3 New Years resolutions for practice managers

December 20, 2018
Brent Dickinson

Vetted, Vetted January 2019, Volume 114, Issue 1

After you take a cup o kindness for auld lang syne, heres what to purge and what to pursue in your veterinary hospital over the coming year.

It's that time of year again-too much food, too little time, too much to do and loads of regret. Once the dust of the holiday season settles, it's time to focus on improvements-both within yourself and at your practice. While the resolutions below may not seem to be self-improving, they are, as they recommend concentrating your efforts on efficient, powerful and constructive tasks, which needs to start with you. So, get goin'!

Trim the fat

No, I'm not talking about getting on the treadmill here. I think all of us could put our finger on at least one thing (or person) at our practice that we'd love to get rid of. Well, do it.

This year, our practice stopped providing radiographs. That probably sounds shocking, but here in central New Jersey, we are practically surrounded by specialty and emergency clinics that provide orthopedics, obstruction removals and other procedures related to radiology. This, coupled with the increase in dependency on ultrasound, meant our practice just didn't see a need to provide the service anymore. So, we sold our equipment and made the two-room suite into an additional exam room and surgery prep/utility room.

If there's a service you can't get your team to enjoy providing, an inventory item you don't really sell or a toxic team member, leave it (or them) in 2018. You'll be glad you did.

Take your practice to new heights … or curbs

Now that you've made room for change, don't slow that momentum. Send a team member to pursue a special certification. Pay a secret shopper to come into your practice and take notes.

Or, try something totally new for your customers, like curbside prescription pickup.

People like having the red carpet rolled out for them. Disney does this well and we should too! A drive-up prescription window would be nice, but if your clinic doesn't have the right configuration, it would probably cost upwards of $40,000 to make it happen. However, you can jump online and pick up a security camera and a metal parking space sign for under $200 total.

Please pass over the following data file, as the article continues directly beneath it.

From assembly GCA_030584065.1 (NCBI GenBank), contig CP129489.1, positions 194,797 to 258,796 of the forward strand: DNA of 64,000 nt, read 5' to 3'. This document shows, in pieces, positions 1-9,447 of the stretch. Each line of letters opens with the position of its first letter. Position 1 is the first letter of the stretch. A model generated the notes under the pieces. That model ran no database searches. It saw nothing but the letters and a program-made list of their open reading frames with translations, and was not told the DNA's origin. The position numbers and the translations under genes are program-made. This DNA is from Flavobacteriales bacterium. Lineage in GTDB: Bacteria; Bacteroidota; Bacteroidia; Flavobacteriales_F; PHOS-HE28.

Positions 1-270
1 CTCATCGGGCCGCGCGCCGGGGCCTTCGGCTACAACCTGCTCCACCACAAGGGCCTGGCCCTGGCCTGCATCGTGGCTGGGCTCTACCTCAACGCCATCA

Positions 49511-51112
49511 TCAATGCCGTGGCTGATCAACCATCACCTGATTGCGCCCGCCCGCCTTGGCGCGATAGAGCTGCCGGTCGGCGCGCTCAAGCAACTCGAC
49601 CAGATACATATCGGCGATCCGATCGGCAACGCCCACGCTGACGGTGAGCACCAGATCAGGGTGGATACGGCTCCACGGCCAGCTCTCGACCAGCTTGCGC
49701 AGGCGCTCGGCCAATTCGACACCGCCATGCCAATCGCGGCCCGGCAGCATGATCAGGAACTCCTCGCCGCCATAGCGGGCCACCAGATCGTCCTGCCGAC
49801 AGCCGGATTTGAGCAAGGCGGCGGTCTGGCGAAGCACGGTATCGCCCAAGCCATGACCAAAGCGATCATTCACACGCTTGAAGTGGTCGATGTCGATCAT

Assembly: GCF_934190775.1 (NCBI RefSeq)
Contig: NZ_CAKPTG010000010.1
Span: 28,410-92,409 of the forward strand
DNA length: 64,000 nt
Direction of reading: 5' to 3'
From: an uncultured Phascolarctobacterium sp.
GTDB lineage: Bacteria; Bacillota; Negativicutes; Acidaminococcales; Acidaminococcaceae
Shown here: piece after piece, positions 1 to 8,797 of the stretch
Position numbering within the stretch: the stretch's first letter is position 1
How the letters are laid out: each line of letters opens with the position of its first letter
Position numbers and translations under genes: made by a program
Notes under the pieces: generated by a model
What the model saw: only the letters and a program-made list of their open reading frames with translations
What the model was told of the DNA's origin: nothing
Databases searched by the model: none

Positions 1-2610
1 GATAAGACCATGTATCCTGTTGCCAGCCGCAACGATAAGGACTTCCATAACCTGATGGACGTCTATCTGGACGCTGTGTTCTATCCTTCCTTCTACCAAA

Set up the camera to alert you when motion is detected, and take credit card information and vehicle descriptions over the phone when orders are placed. When that white Ford Focus pulls up, run the order out to the owner with a treat in your hand for Fluffy. By taking a few minutes of your day to go the extra mile, you're making a lasting impression on your clients that their needs come first.

Now, slow down

Setting an example that's easy for team members to follow should be a priority for yourself. What looks better-trying to do 20 things but only completing 10, or trying to do 10 things and actually doing all 10 of them? Don't be unrealistic with the work that a team member can truly accomplish in a day. We want quality work, but busy days with lots of case load won't help us get it in the end.

Contrary to popular belief, you can (and should) change job descriptions after people start doing the job. Start by removing things from their job descriptions that they don't actually do. This sounds like horrible management, but let's be honest-if you bought a microwave expecting it to make toast, you chose poorly. It's the same with hires. You should be seeing their performance from day one, so if some expectations aren't being met, the blame is on you. Sit the team member down and show them the original job description. Then show them what you're removing and why. They'll probably have a terrified look on their face, but by emphasizing that you no longer expect them to do A, they should understand that you fully expect them to have the time to complete B.

Oh, and by the way-it's OK to stop expecting yourself to do so much as well. Cheers to a better year ahead.

Brent Dickinson is practice manager at Dickinson-McNeill Veterinary Clinic in Chesterfield, New Jersey.

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